Converting Office Documents
Now and then, office-type documents need to be converted. The latex users have always been able to produce a variety of formats from the command line, but for the OpenOffice/LibreOffice users, manual labor has been the solution. That changes with unoconv. Now you can convert to most file formats directly from the command line.
Unoconv is handy for many tasks. I commonly use it to convert all documents in a directory to PDFs, or MS Office compatible formats for clients. The beauty of it is that these previously tedious tasks are now one-liners.
If you're on ubuntu or derivates (I'm on kubuntu) you can install unoconv from the command prompt:
$ sudo apt-get install unoconv
Having done that, you need to start the server half of unoconv.
$ unoconv --listener
Give this a few seconds to settle. It starts an instance of OpenOffice in the background which it ties into. To use this instance of OpenOffice for format conversion, now try the following:
$ unoconv -f pdf *.odp *.odt
This will convert all text documents and presentations to pdfs. There isn't much control in the process, but if you want the standard output, it is a great help.
When it comes to exporting to MS Office formats, you have slightly more control. You can, for instance, target the format doc, doc6 and doc95, meaning Word 97/2000/XP, Word 6.0 and Word 95 respectively.
The project is alive, so there is good hope to have the final glitches sorted out. The tool spits out a couple of scary warnings now and then, but the documents seem to turn out well.
The conversion is based entirely on OpenOffice's conversion, so the quality is what you know from there. Since the conversion is automatic, you might have to limit yourself at times. For instance, I've learned that not using the arrow connectors, but instead relying on lines, helps in odp to ppt conversion. Also, the ppts produced are not compatible with the very latest MS Office on Mac - but then you can create pdfs just as easy.
Johan Thelin is a consultant working with Qt, embedded and free
software. On-line, he is known as e8johan.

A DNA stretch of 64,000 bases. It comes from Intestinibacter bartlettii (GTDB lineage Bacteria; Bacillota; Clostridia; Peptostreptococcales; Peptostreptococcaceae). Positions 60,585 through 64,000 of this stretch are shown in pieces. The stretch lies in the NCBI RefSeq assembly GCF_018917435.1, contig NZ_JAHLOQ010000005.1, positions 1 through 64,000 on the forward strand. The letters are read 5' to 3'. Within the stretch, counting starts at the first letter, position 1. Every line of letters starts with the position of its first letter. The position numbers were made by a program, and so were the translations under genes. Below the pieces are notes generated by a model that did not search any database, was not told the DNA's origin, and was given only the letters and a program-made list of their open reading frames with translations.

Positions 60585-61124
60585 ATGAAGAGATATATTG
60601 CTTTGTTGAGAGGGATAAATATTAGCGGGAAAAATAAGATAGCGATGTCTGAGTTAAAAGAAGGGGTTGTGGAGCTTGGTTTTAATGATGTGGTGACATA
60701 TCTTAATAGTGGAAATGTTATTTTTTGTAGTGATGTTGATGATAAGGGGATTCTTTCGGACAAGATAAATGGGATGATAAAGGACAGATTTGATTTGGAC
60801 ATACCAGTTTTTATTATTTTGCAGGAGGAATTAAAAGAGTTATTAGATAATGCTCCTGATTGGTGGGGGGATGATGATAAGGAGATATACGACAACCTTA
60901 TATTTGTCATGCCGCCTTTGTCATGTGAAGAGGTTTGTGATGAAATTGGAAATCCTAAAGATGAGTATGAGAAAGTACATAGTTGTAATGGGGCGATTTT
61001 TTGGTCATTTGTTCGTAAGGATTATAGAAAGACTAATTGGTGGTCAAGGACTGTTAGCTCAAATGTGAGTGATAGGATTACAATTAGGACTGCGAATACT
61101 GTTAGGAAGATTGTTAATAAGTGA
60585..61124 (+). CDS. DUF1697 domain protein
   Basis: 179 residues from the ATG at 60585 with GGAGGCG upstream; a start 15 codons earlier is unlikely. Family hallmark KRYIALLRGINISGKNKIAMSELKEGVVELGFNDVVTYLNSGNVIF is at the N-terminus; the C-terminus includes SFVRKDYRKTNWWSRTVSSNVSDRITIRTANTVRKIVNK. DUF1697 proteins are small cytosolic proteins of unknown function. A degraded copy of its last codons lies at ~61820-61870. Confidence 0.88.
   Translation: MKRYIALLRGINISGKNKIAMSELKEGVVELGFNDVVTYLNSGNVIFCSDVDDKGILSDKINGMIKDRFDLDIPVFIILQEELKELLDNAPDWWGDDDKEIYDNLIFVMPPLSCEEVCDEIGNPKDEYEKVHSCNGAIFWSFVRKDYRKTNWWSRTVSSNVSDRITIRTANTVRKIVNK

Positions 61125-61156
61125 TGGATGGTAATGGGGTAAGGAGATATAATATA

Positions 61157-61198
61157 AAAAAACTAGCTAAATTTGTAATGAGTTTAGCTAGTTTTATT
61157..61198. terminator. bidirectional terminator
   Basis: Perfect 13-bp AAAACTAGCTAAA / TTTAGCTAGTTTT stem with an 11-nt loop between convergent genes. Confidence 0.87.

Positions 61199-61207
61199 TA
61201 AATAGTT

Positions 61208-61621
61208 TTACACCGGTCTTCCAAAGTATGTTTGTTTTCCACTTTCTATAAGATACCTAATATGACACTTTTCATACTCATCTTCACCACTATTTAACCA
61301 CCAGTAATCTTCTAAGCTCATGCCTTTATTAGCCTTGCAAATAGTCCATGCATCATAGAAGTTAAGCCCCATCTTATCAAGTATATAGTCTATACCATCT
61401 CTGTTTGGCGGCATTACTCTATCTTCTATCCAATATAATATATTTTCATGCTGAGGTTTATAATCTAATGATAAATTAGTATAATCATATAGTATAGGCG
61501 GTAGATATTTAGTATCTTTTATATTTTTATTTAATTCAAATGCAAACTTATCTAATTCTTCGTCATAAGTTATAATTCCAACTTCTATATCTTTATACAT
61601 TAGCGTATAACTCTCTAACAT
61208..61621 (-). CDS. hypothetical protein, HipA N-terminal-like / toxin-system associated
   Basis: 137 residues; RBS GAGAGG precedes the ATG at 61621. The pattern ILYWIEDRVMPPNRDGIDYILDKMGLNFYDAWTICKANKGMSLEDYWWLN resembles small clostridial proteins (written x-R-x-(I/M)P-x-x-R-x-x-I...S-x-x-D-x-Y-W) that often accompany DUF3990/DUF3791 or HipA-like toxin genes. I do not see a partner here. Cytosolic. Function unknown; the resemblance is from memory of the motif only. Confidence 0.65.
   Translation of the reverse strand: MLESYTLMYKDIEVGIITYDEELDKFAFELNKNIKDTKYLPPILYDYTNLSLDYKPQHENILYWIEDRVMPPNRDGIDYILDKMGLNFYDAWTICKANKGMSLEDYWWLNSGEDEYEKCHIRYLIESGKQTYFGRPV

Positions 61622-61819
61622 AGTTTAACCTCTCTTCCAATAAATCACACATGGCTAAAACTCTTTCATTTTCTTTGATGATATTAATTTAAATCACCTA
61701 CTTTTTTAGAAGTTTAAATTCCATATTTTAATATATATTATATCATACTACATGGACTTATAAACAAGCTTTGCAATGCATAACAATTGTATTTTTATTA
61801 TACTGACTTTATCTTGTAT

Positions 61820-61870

Fast/Flexible Linux OS Recovery
On Demand Now
In this live one-hour webinar, learn how to enhance your existing backup strategies for complete disaster recovery preparedness using Storix System Backup Administrator (SBAdmin), a highly flexible full-system recovery solution for UNIX and Linux systems.
Join Linux Journal's Shawn Powers and David Huffman, President/CEO, Storix, Inc.
Free to Linux Journal readers.Register Now!
- Google's Abacus Project: It's All about Trust
- Download "Linux Management with Red Hat Satellite: Measuring Business Impact and ROI"
- Seeing Red and Getting Sleep
- Secure Desktops with Qubes: Introduction
- Fancy Tricks for Changing Numeric Base
- Working with Command Arguments
- Secure Desktops with Qubes: Installation
- Back to Backups
- CentOS 6.8 Released
- Linux Mint 18
Until recently, IBM’s Power Platform was looked upon as being the system that hosted IBM’s flavor of UNIX and proprietary operating system called IBM i. These servers often are found in medium-size businesses running ERP, CRM and financials for on-premise customers. By enabling the Power platform to run the Linux OS, IBM now has positioned Power to be the platform of choice for those already running Linux that are facing scalability issues, especially customers looking at analytics, big data or cloud computing.
￼Running Linux on IBM’s Power hardware offers some obvious benefits, including improved processing speed and memory bandwidth, inherent security, and simpler deployment and management. But if you look beyond the impressive architecture, you’ll also find an open ecosystem that has given rise to a strong, innovative community, as well as an inventory of system and network management applications that really help leverage the benefits offered by running Linux on Power.Get the Guide